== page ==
All articles from Health and Medicine >>>

The most recent press releases about innovation >>>

Die letzten 5 Focus-News des innovations-reports im Überblick:

Im Focus: Carbon Nanotubes Turn Electrical Current into Light-emitting Quasi-particles

Strong light-matter coupling in these semiconducting tubes may hold the key to electrically pumped lasers

Light-matter quasi-particles can be generated electrically in semiconducting carbon nanotubes. Material scientists and physicists from Heidelberg University...

Im Focus: Flexible proximity sensor creates smart surfaces

Fraunhofer IPA has developed a proximity sensor made from silicone and carbon nanotubes (CNT) which detects objects and determines their position. The materials and printing process used mean that the sensor is extremely flexible, economical and can be used for large surfaces. Industry and research partners can use and further develop this innovation straight away.

At first glance, the proximity sensor appears to be nothing special: a thin, elastic layer of silicone onto which black square surfaces are printed, but these...

Im Focus: 3-D scanning with water

3-D shape acquisition using water displacement as the shape sensor for the reconstruction of complex objects

A global team of computer scientists and engineers have developed an innovative technique that more completely reconstructs challenging 3D objects. An ancient...

Im Focus: Manipulating Electron Spins Without Loss of Information

Physicists have developed a new technique that uses electrical voltages to control the electron spin on a chip. The newly-developed method provides protection from spin decay, meaning that the contained information can be maintained and transmitted over comparatively large distances, as has been demonstrated by a team from the University of Basel’s Department of Physics and the Swiss Nanoscience Institute. The results have been published in Physical Review X.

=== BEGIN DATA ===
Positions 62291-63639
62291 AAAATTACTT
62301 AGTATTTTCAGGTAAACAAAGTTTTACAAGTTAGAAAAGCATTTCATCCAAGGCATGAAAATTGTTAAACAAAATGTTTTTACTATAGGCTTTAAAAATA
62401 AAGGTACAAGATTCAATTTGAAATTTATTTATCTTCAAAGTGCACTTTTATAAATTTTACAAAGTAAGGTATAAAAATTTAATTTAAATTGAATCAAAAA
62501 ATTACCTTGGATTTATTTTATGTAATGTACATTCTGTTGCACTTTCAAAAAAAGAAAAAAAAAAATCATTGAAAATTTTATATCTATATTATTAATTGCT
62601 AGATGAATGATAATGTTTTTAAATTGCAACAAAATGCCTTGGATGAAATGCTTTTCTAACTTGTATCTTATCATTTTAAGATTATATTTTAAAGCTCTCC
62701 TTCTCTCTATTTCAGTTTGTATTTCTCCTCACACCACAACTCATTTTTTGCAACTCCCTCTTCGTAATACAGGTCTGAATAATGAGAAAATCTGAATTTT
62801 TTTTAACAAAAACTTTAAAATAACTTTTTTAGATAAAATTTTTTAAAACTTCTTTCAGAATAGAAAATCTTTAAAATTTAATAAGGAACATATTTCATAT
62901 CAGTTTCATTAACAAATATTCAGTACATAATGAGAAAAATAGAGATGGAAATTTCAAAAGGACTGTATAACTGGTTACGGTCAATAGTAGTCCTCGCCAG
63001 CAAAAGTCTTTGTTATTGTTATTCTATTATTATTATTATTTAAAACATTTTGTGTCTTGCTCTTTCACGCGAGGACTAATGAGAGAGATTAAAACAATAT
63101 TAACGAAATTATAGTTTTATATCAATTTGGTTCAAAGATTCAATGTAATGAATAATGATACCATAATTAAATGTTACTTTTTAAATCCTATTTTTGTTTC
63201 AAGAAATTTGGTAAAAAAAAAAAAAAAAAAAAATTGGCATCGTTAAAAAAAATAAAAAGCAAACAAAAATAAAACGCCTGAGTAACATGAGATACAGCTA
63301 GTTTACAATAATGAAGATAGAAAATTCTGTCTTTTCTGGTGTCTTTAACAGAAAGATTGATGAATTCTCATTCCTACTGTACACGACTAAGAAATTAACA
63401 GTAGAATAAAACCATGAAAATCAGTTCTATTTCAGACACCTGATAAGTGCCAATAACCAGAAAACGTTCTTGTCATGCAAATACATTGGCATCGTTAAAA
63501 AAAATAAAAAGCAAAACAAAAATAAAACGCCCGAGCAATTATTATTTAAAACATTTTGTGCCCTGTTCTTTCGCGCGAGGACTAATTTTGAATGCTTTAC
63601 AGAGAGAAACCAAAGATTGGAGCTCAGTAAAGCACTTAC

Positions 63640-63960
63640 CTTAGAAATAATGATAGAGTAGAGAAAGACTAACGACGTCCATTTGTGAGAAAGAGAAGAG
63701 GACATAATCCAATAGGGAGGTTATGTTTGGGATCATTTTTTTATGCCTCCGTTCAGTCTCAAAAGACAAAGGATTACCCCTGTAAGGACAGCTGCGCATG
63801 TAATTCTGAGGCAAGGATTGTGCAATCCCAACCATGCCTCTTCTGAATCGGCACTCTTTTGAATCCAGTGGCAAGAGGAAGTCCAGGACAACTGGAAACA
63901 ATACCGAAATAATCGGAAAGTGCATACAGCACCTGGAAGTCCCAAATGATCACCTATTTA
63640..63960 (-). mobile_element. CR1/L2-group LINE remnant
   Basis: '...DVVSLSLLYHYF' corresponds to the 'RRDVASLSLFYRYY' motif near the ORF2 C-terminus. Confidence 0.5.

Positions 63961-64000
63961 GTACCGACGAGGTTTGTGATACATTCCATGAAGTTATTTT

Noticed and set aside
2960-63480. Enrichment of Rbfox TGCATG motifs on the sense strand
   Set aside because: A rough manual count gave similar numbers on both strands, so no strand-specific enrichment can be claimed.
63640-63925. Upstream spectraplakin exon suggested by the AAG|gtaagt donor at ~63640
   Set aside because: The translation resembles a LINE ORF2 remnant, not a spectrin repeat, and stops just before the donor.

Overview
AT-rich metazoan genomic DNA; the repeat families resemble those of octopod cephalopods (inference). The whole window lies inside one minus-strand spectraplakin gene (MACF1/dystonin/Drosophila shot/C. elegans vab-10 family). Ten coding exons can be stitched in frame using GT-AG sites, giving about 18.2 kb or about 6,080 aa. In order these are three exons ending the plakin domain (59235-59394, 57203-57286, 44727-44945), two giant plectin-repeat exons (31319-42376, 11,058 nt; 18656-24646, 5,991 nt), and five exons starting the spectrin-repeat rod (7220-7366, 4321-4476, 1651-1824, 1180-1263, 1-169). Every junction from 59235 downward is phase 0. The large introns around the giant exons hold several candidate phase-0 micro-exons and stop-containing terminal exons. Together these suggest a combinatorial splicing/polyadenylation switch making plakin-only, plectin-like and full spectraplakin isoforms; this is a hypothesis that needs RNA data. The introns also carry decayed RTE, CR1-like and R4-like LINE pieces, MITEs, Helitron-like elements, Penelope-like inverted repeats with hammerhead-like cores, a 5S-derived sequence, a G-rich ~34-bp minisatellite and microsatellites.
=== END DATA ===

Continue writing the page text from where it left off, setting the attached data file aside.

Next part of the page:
For several years, researchers have been trying to use the spin of an electron to store and transmit information. The spin of each electron is always coupled...

Im Focus: The proton precisely weighted

What is the mass of a proton? Scientists from Germany and Japan successfully did an important step towards the most exact knowledge of this fundamental constant. By means of precision measurements on a single proton, they could improve the precision by a factor of three and also correct the existing value.

To determine the mass of a single proton still more accurate – a group of physicists led by Klaus Blaum and Sven Sturm of the Max Planck Institute for Nuclear...

All Focus news of the innovation-report >>>

Anzeige

Anzeige

Event News

Clash of Realities 2017: Registration now open. International Conference at TH Köln

26.07.2017 | Event News

Closing the Sustainability Circle: Protection of Food with Biobased Materials

21.07.2017 | Event News

»We are bringing Additive Manufacturing to SMEs«

19.07.2017 | Event News

 
Latest News

CCNY physicists master unexplored electron property

26.07.2017 | Physics and Astronomy

Molecular microscopy illuminates molecular motor motion

26.07.2017 | Life Sciences

Large-Mouthed Fish Was Top Predator After Mass Extinction

26.07.2017 | Earth Sciences

VideoLinks
B2B-VideoLinks
More VideoLinks >>>